57. In any event, if a question concerning Community law arises in connection with the aforementioned supplements, which it is for the national court to assess, it may be that the answer to the question is already provided by the existing case-law of the Court.

58. Accordingly, it is for the national court first to determine if the supplements referred to by Portugaia form part of the minimum wage.

59. Secondly, if the supplements do form part of the minimum wage and if it is furthermore established that Portugaia, unlike German employers, must therefore pay a second time what it has already been required to pay under Portuguese law, which would constitute a restriction on freedom to provide services, it is for the national court to determine whether the workers enjoy in the Member State of origin, by virtue of the payments already made by Portugaia, protection that is substantially comparable to that provided for by the national rules governing the supplements.

60. As the Court has held, [i]t must be acknowledged that the public interest relating to the social protection of workers in the construction industry and the monitoring of compliance with the relevant rules may constitute an overriding requirement justifying the imposition on an employer established in another Member State who provides services in the host Member State of obligations capable of constituting restrictions on freedom to provide services. However, that is not the case where the workers employed by the employer in question are temporarily engaged in carrying out works in the host Member State and enjoy the same protection, or essentially similar protection, by virtue of the obligations to which the employer is already subject in the Member State in which he is established.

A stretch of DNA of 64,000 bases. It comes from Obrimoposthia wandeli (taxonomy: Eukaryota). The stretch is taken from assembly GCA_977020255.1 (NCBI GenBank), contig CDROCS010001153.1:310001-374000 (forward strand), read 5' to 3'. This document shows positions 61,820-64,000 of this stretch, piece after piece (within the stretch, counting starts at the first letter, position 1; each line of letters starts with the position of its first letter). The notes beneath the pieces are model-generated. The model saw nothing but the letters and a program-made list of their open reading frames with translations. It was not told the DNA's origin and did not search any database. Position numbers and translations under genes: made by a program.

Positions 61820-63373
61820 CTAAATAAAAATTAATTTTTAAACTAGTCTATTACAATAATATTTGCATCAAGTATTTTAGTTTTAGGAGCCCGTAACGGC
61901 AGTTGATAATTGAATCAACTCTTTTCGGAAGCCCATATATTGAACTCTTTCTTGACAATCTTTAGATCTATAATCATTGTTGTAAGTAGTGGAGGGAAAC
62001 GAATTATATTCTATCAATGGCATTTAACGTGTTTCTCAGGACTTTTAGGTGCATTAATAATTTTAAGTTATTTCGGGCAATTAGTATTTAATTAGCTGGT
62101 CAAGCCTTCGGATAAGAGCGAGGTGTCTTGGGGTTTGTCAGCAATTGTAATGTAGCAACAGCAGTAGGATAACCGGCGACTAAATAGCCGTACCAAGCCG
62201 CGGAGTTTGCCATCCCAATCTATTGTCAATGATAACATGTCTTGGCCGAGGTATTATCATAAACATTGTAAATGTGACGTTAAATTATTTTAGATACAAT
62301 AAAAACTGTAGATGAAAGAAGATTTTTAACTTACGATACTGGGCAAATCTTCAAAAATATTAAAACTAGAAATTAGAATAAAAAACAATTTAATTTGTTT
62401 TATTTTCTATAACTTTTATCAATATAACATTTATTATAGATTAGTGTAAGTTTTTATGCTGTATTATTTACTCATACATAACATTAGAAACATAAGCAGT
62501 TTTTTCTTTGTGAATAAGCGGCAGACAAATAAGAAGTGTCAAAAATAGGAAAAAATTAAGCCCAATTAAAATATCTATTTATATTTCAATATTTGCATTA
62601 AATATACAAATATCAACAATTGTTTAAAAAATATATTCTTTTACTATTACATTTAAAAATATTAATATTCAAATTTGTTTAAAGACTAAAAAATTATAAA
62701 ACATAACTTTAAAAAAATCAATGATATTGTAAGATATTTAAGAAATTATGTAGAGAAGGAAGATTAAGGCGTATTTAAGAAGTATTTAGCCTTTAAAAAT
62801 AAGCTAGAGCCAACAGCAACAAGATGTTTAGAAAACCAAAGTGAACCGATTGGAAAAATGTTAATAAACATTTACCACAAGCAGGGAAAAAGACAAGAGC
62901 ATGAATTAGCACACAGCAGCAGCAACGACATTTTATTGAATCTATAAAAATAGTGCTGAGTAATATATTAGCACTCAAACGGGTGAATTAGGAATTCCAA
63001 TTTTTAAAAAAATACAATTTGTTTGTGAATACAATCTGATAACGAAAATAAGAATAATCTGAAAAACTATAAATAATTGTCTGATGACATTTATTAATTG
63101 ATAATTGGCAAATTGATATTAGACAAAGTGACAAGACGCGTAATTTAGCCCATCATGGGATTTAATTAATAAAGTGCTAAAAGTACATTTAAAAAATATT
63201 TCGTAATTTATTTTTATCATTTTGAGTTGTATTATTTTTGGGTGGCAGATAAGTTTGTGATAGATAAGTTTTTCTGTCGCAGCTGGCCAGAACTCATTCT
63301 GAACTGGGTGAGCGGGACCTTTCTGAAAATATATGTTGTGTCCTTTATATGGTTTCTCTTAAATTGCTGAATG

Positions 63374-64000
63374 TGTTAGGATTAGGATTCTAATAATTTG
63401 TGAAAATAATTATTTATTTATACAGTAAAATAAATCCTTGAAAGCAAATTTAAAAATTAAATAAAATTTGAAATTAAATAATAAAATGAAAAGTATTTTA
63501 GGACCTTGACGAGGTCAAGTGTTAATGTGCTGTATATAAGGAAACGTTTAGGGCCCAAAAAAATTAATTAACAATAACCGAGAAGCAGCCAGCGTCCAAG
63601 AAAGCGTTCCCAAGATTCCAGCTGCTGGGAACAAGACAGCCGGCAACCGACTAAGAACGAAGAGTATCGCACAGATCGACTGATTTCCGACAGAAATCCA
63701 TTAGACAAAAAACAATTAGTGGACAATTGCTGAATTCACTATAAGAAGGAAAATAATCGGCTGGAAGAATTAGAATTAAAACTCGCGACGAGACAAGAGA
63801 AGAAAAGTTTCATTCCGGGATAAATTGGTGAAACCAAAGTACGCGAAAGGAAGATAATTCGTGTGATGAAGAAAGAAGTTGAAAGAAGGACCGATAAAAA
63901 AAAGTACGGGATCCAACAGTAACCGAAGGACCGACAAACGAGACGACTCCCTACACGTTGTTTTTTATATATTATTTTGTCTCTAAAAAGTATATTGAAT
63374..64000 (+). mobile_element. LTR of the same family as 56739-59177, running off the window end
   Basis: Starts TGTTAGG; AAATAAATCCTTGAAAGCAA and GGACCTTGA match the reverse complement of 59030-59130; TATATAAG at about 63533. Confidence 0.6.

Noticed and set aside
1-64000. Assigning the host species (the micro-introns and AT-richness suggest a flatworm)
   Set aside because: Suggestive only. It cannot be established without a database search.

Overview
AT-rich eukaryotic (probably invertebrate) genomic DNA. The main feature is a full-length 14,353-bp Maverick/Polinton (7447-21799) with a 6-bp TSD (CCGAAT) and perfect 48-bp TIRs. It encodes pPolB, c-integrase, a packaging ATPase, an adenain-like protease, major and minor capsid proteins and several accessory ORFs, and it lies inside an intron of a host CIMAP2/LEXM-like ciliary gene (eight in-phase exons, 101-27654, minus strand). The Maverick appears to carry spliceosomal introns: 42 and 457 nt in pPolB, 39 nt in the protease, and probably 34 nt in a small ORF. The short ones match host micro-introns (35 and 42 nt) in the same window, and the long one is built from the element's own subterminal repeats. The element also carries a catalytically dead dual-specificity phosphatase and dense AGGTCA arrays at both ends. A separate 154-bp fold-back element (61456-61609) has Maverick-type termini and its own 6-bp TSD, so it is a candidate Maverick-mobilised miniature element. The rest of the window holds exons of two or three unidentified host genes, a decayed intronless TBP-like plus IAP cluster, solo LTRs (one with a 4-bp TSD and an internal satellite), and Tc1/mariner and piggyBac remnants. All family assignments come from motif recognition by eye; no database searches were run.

61. I therefore propose that the answer to be given to the first question is that Article 59 et seq. of the Treaty is to be interpreted as meaning that a national measure extending to foreign service providers and their posted employees the minimum wage provisions imposed by collective agreements in the construction industry, declared universally binding, is justified by overriding requirements relating to the social protection of the employees, irrespective of the fact that the measure is also aimed at achieving other objectives.

The second question

62. The referring court asks secondly whether there is an unjustified restriction on the freedom to provide services under the EC Treaty where a domestic employer can pay less than the minimum wage laid down in a collective agreement declared universally binding by concluding a collective agreement specific to one undertaking (and enjoying precedence) whereas this is - at least in fact - not possible for a non-German EC employer proposing to post workers to Germany.